What Is UX Copywriting? A Beginner’s Guide
What is UX?
If you search for “What is UX?” in any browser, you’ll find all kinds of fancy definitions with large words and complex phrases.
But UX (user experience) is quite simply this … the user comes first.
Okay, this sounds simple at first … and maybe you think it’s obvious. But it’s not.
UX looks at the entire customer journey, from beginning to end. Okay, great, sounds impressive. But what does this mean in practice?
To find out, we’ll break down the term “UX copywriting” into two sections … “user experience” and “copywriting.”
What Does “User Experience” Mean?
User experience describes how a user feels when they interact with a product or service.
Let’s take a real-life example, completely away from the online world. Imagine you want to buy six apples from your local grocery store. Here’s a breakdown of the interactions you might have:
You drive to the grocery store, then spend 10 minutes searching for a free parking spot in their parking lot.
Once you enter the store, the apples are right there in front of you.
You carefully select six apples because many of them are bruised.
You forgot to bring a shopping bag. But that’s okay, the store provides free bags.
You go to the checkout and decide to use a self-serve checkout. But it won’t read your credit card, so you call for assistance. The attendant is helpful and cheerful.
You walk out to your car and realize you don’t remember where you parked.
After wandering for five minutes, you finally find the car then drive home.
Every one of those experiences is a “touchpoint,” a point where you interacted with the product and/or the supplier.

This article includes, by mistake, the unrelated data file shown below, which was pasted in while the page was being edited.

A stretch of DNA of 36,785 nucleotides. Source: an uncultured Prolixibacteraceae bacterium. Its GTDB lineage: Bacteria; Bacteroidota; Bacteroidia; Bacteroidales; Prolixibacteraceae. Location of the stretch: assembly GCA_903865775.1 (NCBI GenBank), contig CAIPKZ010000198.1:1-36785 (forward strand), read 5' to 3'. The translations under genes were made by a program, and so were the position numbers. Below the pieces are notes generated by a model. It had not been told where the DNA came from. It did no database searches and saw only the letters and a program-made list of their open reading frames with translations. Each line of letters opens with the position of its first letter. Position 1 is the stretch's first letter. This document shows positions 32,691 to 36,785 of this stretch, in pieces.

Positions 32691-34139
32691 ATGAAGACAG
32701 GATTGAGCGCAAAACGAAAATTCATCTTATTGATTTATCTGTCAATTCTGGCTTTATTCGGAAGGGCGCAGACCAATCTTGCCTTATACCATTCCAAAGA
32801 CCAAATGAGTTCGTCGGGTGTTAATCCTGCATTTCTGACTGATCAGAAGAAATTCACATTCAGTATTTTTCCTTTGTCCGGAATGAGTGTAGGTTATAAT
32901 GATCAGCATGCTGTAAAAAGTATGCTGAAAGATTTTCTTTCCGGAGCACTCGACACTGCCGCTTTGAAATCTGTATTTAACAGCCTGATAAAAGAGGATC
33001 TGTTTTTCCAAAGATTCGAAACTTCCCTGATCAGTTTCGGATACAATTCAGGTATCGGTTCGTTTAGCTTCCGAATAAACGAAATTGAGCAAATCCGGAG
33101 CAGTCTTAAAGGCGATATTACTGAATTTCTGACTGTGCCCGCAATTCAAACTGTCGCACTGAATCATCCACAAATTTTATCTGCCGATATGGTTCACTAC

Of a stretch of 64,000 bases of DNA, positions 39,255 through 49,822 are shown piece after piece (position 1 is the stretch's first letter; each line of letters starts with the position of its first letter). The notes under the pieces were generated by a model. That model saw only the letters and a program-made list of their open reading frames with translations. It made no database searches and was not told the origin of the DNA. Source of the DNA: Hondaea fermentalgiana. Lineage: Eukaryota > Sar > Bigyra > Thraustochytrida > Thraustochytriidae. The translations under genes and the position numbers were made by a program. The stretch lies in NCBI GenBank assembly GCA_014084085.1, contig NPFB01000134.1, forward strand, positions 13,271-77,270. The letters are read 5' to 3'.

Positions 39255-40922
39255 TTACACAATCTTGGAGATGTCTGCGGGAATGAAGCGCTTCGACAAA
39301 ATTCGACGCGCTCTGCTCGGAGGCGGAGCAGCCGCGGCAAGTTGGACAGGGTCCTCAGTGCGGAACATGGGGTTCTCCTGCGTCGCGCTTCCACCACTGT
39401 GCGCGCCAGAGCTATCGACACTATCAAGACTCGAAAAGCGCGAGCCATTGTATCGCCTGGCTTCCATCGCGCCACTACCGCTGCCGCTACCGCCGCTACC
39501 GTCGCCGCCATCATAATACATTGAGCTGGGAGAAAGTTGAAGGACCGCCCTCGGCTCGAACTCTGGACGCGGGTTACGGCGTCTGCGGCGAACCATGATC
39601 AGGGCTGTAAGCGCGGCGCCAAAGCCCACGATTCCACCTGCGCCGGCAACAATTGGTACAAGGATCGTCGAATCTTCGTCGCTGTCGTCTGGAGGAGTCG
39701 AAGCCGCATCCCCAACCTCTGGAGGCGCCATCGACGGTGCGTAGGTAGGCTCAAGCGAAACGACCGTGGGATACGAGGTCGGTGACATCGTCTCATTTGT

At every touchpoint, you experienced a range of emotions.
Take another look at those touchpoints and consider the emotions you might feel, based on either a good or bad experience.
We humans build a mental inventory of good and bad experiences as we progress through the touchpoints. If the good outweighs the bad, we’ll likely become repeat customers.
If not, we’re gone forever.
Did you notice something else about our excursion to the grocery store? Only a few touchpoints involved the product itself (the apples). Most interactions were with the grocery store and surrounds.
But every one of those touchpoints built a bigger picture of our user experience.
In fact, the apples are incidental to the user experience. Our user experience wasn’t with the apples.
It was with the grocery store.
This is a critical point to understand.
Our mental inventory of good and bad experiences is now securely filed away under the section “Experiences at the grocery store” … not “Apples.”
Now, let’s translate this to the online world.
The Online User Experience
Imagine instead of driving to the store to buy six apples, you wanted to buy them online. Here’s a breakdown of the interactions you might have:
You attempt to log in (you already have an account), but you get the message “Something went wrong, try again.”
You try again, but it locks you out.